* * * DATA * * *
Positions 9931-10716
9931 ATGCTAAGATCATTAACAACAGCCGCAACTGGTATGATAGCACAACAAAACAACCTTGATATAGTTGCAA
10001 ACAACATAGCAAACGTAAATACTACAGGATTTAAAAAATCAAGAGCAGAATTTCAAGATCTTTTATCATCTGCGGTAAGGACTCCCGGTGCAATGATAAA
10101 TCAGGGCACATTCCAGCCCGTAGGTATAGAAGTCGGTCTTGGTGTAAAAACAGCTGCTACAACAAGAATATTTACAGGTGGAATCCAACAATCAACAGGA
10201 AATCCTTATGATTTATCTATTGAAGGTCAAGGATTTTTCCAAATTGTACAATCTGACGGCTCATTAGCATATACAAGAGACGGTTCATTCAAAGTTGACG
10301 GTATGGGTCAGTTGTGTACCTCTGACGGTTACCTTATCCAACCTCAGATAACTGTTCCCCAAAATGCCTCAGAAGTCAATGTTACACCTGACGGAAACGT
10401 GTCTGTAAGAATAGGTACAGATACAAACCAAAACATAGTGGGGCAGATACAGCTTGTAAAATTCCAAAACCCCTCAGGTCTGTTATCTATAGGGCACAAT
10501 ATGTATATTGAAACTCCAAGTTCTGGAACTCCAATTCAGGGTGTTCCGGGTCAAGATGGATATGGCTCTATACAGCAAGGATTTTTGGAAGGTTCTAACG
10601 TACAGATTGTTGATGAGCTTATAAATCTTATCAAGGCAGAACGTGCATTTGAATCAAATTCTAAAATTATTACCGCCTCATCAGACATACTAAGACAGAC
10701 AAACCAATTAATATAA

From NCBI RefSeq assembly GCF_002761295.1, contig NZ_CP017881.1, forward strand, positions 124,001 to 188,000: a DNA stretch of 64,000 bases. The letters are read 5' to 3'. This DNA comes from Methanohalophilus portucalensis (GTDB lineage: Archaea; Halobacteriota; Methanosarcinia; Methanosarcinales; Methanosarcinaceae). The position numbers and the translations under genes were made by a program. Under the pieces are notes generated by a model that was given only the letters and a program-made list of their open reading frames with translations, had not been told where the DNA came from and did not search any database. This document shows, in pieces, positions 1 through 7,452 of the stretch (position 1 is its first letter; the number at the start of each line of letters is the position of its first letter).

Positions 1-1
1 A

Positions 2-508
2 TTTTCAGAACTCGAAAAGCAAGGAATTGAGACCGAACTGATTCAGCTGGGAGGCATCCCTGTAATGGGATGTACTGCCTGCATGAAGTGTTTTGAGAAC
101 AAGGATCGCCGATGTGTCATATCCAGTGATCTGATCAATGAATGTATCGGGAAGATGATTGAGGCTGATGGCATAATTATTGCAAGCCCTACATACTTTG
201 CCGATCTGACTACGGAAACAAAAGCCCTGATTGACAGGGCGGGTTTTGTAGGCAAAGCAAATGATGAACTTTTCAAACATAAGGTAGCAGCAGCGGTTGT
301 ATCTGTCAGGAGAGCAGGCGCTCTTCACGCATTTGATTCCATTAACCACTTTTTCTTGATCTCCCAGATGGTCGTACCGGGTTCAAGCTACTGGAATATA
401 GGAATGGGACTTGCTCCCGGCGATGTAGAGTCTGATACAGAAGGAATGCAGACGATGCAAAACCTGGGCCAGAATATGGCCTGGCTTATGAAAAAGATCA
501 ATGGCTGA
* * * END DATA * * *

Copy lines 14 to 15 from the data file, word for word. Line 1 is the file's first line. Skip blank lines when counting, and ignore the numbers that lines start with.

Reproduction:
Positions 2-508
2 TTTTCAGAACTCGAAAAGCAAGGAATTGAGACCGAACTGATTCAGCTGGGAGGCATCCCTGTAATGGGATGTACTGCCTGCATGAAGTGTTTTGAGAAC